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Logitech G920 Quick Take
Logitech recently sent us one of their Driving Force racing wheel and pedal controllers, the Xbox-based G920. The short version is that the Logitech G920 is priced right and only has a few usability issues.
Like the PlayStation wheel (the G29), the Logitech G920 hits a sweet spot. Based on my experience, Logitech’s Driving Force wheels are not as technically proficient or over-engineered as the Thrustmaster or Fanatec wheels. Both of those are modular, direct-drive setups that are very good indeed, but, like everything else on that level, they are also costly indeed.
If you go the Fanatec route (which was my old wheel), you better set aside at least a grand. Yes, that’s enough to buy a go-kart, and that’s more than double what an Xbox costs. But, like buying a Ferrari, you get a lot of performance for that cash. The Logitech G920 gives you about the same amount of performance, with the differences ranging from the subtle to the inconsequential (more or less). As of this writing, the Logitech G920 will set you back $270 on Amazon.
Logitech G920: What We Liked
The upsides to the Logitech G920 are many, considering the price point. Here is what stands out.
It’s leather-wrapped and smells just like a new car. The leather is hand-stitched and helps with gripping the wheel.
Customization & Force Feedback
Out of the box, it has 900 plus degrees of rotation, lock-to-lock. I like a much shorter throw than that, and adjusting it to my preferred 190 degrees was just a menu option away. You can, of course, tweak the force feedback settings as well.
On their highest setting (where I usually put them to make things as immersive as possible), things work swell on the G920. All that power and kickback are sent to the wheel via a dual-motor design with steel ball bearings and overheat protection.
On some surfaces and in some instances, in some games, you can feel it rattling and trying to work out which tooth to settle on, but like I said, only in some instances. Most of the time, I am never aware of the drive mechanism.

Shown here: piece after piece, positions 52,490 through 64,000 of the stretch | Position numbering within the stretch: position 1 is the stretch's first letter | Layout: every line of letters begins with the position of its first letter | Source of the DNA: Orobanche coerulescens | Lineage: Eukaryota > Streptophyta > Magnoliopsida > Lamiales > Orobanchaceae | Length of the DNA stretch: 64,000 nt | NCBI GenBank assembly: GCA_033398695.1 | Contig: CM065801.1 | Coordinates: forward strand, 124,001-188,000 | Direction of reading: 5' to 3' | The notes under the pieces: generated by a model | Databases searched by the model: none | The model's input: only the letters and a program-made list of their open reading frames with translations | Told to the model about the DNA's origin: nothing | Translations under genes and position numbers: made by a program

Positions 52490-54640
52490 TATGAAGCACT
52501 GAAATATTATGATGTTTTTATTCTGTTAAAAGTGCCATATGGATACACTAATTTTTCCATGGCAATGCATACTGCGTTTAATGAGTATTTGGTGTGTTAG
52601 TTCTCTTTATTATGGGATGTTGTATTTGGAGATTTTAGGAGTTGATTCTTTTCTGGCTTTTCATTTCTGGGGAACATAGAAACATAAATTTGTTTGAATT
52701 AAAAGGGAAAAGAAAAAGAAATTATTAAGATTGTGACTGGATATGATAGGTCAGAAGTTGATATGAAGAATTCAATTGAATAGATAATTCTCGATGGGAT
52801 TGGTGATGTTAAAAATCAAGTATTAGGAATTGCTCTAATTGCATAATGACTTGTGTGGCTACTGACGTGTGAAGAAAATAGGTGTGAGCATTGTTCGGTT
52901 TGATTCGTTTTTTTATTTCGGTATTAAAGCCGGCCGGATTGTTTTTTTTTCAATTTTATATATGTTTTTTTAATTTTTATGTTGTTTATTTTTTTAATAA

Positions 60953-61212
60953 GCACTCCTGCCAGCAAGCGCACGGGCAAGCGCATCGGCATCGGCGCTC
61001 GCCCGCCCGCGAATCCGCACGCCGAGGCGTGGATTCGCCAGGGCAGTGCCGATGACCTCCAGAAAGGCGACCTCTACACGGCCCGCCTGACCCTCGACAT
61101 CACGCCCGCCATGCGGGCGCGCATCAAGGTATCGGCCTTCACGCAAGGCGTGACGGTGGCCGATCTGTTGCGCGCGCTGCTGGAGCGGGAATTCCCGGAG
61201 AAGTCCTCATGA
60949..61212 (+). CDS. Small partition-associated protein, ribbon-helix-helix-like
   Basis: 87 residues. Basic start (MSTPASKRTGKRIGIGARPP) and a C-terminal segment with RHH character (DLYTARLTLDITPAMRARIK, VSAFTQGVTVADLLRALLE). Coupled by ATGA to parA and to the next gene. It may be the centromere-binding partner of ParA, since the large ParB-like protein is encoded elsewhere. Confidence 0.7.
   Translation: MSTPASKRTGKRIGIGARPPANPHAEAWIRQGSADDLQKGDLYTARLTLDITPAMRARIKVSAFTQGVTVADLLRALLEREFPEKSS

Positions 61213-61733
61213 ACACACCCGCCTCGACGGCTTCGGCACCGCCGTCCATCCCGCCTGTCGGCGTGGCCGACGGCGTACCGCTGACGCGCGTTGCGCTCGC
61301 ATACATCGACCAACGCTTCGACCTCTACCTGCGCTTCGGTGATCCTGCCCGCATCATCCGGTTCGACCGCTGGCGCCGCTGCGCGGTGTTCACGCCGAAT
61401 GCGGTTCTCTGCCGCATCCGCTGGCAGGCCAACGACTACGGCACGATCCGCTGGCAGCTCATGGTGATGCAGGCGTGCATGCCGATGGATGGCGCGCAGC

Setup & Installation
The wheelbase used the same mounting hole pattern as my outgoing Fanatec. It bolted to the Fanatec wheel/pedal base, used the same holes, and even the same thread count on the bolts. I’m not sure if there’s an industry standard or anything, but this was a huge time-saver.
The pedals were not as direct of an install job but worked to where I could mount them to the stand. It’s obvious Logitech’s thought process here is that the pedals will (most likely) just be plopped onto a carpeted floor. There’s a strip of grippy deals to keep it from sliding around if they’re just free-standing. Of course, mounting them to a wheel/pedal base is preferred. If you need some assistance with this, see this handy guide from Logitech.
Logitech G920: What We Didn’t Like
The Logitech G920 has a few issues. Here is what I have run into while using my Driving Force wheel and pedal.
LED Light Position & Brightness
The power light on the wheel itself is obnoxious. It’s a white LED mounted on the six o’clock spoke that glows when the wheel is powered up. The problem is that it’s way too bright. I mean glaringly, almost blindingly bright. Playing in a semi-darkened room almost renders the wheel unusable. It’s staring you right in the face, so it’s impossible to avoid
My solution, simple though it may be, was to put blue painter’s tape over the light to dim it down. It took five layers of tape before it wasn’t brighter than the TV screen. Five! Logitech should find a different bulb or remove it entirely. I was seeing spots for hours.
Stiff Brake Pedal
The second issue with the Logitech G920 is the brake pedal. This is a known issue, as you can tell from the number of YouTube videos on the topic. Generally speaking, you want a firm brake pedal to more efficiently modulate the brakes when they are right on the threshold of locking up. All serious wheel/pedal controllers have hard brake pedals – shoot, all serious cars, like a Porsche 911, have firm brake pedals.
What Logitech has done, it would seem, is put a truncated cone of plastic between the pedal itself and the stop at the end of the pedal’s travel. There’s a return spring, but that chunk of plastic regulates all the braking force. I initially thought something needed to be removed to get the pedals working, like a protective shipping pad or something. But after poking around online, I found out that no, that’s how it’s supposed to work. And, to make matters potentially worse, the brake pedal is non-adjustable. That’s as stiff as Logitech wants it to be.
Will The Stiff Brake Pedal Cause Problems?